LECTIO DIVINA: 25th Sunday in Ordinary Time, Cycle C


Lk. 16:1 – 13.

A. Invoking the Holy Spirit.

We invoke the Holy Spirit using the words of St. Augustine.

          Come, Holy Spirit, by whom every devout soul, who believes in Christ, is sanctified to become a citizen of the City of God! (en. Ps. 45:8) Come, Holy Spirit, grant that we receive the motions of God, put in us your flame, enlighten us and raise us up to God. (s. 128, 40) Amen.

B. Lectio.

With heart well disposed, with serenity, read slowly the following words, savoring them and allowing yourself to be touched by them.

          Then he also said to his disciples, “A rich man had a steward who was reported to him for squandering his property. He summoned him and said, ‘What is this I hear about you? Prepare a full account of your stewardship, because you can no longer be my steward.’ The steward said to himself, ‘What shall I do, now that the master is taking the position of steward away from me? I am not strong enough to dig and I am ashamed to beg. I know what I shall do so that, when I am removed from the stewardship, they may welcome me into their homes.’  He called in his master’s debtors one by one. To the first he said, ‘How much do you owe my master?’ He replied, ‘One hundred measures of olive oil.’ He said to him, ‘Here is your promissory note. Sit down and quickly write one for fifty.’ Then to another he said, ‘And you, how much do you owe?’ He replied, ‘One hundred kors of wheat.’  He said to him, ‘Here is your promissory note, write one for eighty.’ And the master commended that dishonest steward for acting prudently.

 For the children of this world are more prudent in dealing with their own generation than are the children of light. I tell you, make friends for yourselves with dishonest wealth, so that when it fails, you will be welcomed into eternal dwellings. The person who is trustworthy in very small matters is also trustworthy in great ones; and the person who is dishonest in very small matters is also dishonest in great ones. If, therefore, you are not trustworthy with dishonest wealth, who will trust you with true wealth? If you are not trustworthy with what belongs to another, who will give you what is yours? No servant can serve two masters. He will either hate one and love the other, or be devoted to one and despise the other. You cannot serve God and mammon.” +

C. Meditatio.

Let us now meditate with the commentary of St. Augustine on these words of the Gospel according to St. Luke.

          “Thus that servant saw that his master was going to fire him from the administration; he thought of his future and said to himself: ‘My master is going to expel me from the administration. What shall I do? I cannot dig, I am ashamed to beg. He is unable to work, shame repels him; yet in such dilemma he lacked no decision. Now I know, he said, what I will do. He called together the debtors of his master and showed them the signed contracts. –Tell me, how much do you owe? He says: one hundred measures of oil. –Quick, sit down and put fifty. Here’s your receipt. And to another: – You, how much do you owe? –A hundred measures of wheat. –Sit down and quickly write eighty. Here’s your contract. Thus he had thought: when my master expels me from the administration, they will accept me, and necessity will not oblige me neither to dig nor to beg.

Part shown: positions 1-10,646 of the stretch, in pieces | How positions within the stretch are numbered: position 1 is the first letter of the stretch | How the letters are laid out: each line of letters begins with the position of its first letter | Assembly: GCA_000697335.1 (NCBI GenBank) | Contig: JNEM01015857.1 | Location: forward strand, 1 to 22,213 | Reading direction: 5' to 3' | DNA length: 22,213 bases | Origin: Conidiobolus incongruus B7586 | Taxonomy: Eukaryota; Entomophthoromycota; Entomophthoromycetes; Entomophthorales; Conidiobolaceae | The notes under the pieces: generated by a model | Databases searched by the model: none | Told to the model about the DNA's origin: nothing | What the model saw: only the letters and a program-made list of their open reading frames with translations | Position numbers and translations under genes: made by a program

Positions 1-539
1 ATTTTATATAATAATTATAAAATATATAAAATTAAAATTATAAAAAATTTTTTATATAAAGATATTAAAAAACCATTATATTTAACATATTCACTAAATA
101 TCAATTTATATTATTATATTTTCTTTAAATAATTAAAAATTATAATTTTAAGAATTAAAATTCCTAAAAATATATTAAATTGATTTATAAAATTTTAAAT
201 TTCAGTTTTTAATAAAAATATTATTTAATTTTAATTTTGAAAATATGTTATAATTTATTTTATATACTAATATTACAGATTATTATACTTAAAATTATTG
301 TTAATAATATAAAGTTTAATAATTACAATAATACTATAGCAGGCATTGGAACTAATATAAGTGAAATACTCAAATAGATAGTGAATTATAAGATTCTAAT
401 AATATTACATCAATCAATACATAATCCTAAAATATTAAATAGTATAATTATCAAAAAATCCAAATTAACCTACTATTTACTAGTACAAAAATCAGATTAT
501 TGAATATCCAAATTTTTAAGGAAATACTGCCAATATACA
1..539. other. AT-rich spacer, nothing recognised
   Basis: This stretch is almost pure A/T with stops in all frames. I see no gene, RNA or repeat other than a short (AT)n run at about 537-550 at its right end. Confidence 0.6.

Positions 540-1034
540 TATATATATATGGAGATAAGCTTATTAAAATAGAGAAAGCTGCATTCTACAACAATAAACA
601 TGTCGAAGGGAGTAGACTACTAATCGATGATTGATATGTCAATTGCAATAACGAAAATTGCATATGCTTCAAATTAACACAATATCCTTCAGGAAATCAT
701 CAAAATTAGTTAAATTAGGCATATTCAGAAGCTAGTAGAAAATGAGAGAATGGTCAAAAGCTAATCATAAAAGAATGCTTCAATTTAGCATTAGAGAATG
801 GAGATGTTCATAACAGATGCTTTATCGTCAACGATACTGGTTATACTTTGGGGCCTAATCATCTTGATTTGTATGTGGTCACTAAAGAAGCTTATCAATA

Why did Jesus Christ the Lord propose this parable? He did not like that fraudulent servant; he defrauded  his master and removed things that were not his.  Besides he stole in secret, he did him harm to prepare his retirement and peace when he would have to leave the administration. Why did the Lord propose this parable? Not because the servant had committed fraud, but because he was a provider for tomorrow, to put to shame the Christian who lacks the determination to see that a fraudulent is praised for being genius. In fact he continued thus: See that the sons of darkness are wiser than the sons of light. They commit fraud looking into the future. Looking at what life did that steward take precautions? To that life that he would have to go into when they send him off. He was anxious for the life that will end, and you are not anxious for life eternal? Therefore, do not love the fraud, but what he says: Make friends, make friends with the money of iniquity.